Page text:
“Without Coach Steve and his family, I wouldn’t be where I am,” Davis said.
Davis excelled, academically and athletically, at Springside, playing varsity basketball and soccer starting in eighth grade, and junior varsity baseball in ninth grade before switching to softball. Everyone seems to agree basketball was her best sport. In one game in sixth grade, playing for the Springside middle school, the team won by a score of 41-38. When Steve Bandura, who coached her on the Monarchs but not at Springside, asked her about the game and how much she scored, she said she didn’t know.
“Well, roughly, how many points do you think you had?”
“I don’t know,” she said.
Later, Steve Bandura posed the same question to Springside’s coach, Deb Brady.
“She had 35,” Brady told him.
Steve Bandura likened Davis’s point guard game to that of Steve Nash because of her creativity and playmaking ability. Her dream for a long time was to run point at the University of Connecticut before she rolled her ankle the summer before her senior year and was in a boot for six weeks. She didn’t enjoy her A.A.U. experience, and decided that top-tier Division I basketball wasn’t for her, not least because she didn’t grow after sixth grade; even now Davis is virtually the same size — 5 feet 5 inches and 120 pounds — she was in Williamsport.
Davis wound up earning a softball scholarship at Hampton University, an H.B.C.U. on the coast of Virginia, playing middle infield, studying journalism and earning a degree in communications with a 3.67 grade-point average. Opting to pursue graduate school, she was accepted into Columbia’s sports management program and then applied for, and won, an H.B.C.U. fellowship that covers the full $125,000 cost of the three-semester program. Scott Rosner, the program director, said Davis’s Little League World Series pedigree, and the fame that followed, had “zero to do with her acceptance.”
“She’s all in. She’s a front rower, literally,” Rosner said. “She is super engaged and doesn’t have any pretense or airs about her.”
Even before her first Columbia credit, Davis has built a striking résumé. In 2021, she worked in Washington, D.C., doing color commentary for the D.C. Grays, a team in a summer college baseball league. A year later, she took on more broadcast work for M.L.B. and ESPN, and this summer, she moved to Los Angeles, where she lived with Rodney and Holly Peete (whom she met amid the Williamsport whirlwind) and interned in the Dodgers’ video production department.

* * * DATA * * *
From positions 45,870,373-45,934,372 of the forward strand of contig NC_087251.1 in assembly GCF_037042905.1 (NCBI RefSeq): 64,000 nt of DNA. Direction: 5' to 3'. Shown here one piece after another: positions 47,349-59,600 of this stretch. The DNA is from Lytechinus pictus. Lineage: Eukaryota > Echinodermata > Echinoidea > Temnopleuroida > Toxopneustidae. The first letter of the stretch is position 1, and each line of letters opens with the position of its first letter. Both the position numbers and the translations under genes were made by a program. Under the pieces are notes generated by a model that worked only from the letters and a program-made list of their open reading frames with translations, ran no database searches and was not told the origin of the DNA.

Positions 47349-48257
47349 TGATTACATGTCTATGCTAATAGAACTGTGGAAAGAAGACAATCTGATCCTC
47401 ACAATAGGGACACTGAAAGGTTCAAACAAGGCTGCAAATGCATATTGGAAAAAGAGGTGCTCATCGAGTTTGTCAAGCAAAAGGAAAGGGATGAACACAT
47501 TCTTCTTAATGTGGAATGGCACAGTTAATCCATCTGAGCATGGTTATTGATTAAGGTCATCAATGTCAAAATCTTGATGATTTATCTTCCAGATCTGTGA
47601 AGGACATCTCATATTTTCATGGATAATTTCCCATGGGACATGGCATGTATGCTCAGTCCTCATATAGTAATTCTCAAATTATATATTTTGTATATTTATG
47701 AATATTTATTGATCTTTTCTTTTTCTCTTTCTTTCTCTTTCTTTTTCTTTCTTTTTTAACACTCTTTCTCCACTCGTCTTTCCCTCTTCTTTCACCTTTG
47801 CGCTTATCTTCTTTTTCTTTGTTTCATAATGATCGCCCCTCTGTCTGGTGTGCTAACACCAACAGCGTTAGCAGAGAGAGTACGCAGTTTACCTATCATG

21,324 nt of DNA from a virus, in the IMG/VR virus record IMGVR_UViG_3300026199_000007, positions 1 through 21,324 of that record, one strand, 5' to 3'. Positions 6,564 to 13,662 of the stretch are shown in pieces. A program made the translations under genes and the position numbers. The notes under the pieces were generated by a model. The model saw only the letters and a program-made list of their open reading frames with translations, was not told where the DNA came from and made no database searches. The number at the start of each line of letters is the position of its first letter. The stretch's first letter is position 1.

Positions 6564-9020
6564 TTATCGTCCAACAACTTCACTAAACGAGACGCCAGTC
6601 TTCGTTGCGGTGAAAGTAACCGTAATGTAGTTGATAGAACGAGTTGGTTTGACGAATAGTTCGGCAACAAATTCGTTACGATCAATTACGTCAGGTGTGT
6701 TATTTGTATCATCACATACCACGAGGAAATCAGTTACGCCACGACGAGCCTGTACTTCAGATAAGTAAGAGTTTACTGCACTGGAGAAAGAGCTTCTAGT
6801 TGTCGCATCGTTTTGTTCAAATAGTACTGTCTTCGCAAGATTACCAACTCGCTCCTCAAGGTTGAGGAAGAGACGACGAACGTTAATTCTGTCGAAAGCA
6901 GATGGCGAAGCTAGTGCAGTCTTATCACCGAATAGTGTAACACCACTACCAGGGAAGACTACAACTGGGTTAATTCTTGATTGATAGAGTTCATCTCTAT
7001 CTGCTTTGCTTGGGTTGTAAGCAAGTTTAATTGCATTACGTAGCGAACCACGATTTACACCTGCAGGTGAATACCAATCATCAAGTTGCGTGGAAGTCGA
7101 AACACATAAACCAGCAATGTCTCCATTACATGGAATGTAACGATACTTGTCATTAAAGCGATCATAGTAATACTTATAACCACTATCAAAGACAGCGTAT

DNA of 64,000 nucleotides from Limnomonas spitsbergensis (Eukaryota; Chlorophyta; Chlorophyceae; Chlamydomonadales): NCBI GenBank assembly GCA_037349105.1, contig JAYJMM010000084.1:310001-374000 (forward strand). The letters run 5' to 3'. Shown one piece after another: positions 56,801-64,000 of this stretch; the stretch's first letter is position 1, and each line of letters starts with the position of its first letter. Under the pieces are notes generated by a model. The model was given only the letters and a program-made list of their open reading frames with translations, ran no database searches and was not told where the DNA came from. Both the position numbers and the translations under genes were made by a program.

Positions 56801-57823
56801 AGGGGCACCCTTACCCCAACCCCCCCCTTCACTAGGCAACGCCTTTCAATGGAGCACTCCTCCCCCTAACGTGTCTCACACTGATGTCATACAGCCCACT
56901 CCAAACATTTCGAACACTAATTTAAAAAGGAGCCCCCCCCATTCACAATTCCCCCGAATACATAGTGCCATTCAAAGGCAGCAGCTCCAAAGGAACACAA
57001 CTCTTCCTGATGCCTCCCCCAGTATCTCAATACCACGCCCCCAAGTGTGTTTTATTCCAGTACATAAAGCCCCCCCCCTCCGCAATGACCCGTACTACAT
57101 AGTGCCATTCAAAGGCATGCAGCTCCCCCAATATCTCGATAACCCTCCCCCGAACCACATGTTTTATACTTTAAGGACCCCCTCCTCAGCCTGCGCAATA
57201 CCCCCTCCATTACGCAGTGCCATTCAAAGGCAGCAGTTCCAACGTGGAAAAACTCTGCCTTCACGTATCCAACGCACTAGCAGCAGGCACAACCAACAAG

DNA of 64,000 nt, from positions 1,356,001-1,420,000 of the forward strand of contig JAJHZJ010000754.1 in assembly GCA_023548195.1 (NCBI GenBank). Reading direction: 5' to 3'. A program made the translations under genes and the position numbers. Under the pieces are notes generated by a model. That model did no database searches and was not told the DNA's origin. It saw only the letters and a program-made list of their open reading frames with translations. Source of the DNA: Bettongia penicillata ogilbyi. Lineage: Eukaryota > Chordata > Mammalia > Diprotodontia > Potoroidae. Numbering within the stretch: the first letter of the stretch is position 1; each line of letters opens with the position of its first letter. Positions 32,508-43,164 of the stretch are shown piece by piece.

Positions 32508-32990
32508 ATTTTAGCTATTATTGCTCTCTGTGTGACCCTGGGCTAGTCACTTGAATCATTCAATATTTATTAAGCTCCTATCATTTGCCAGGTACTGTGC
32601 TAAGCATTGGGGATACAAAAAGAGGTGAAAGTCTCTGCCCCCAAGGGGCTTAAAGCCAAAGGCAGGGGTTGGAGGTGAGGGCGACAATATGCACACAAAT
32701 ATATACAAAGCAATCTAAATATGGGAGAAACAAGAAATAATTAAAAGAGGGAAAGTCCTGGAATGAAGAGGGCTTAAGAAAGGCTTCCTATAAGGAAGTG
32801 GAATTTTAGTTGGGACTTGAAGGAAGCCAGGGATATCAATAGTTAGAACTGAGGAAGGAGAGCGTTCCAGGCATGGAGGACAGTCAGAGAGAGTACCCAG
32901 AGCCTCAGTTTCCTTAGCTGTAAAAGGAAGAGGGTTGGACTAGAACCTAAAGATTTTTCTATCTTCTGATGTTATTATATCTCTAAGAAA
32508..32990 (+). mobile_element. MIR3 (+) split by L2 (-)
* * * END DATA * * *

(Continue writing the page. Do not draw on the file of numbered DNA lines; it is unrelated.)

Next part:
Davis’s biggest challenge may be figuring out where she goes from here. Her coursework for this semester includes classes like sports accounting and finance; sports marketing; foundation of sports management; and sports law and ethics. She continues to have a passion for broadcasting. She is intrigued by the idea of working in a front office. Having seen the growth in women’s sports — most recently evidenced by the record-setting attendance and viewership of the Women’s World Cup — she thinks that would be a seamless fit.
“I want to get more involved, not just speaking about it, but being hands-on with it,” Davis said.
One day she would like to be part of an ownership group to bring a W.N.B.A. or National Women’s Soccer League franchise to Philadelphia, but that is not for now. Nine years after a spin in the spotlight made Davis one of the most heralded athletes in the country, she is happy to be a regular graduate student.
“Being in New York City, being able to learn from these professors, it doesn’t get better than this,” Davis said.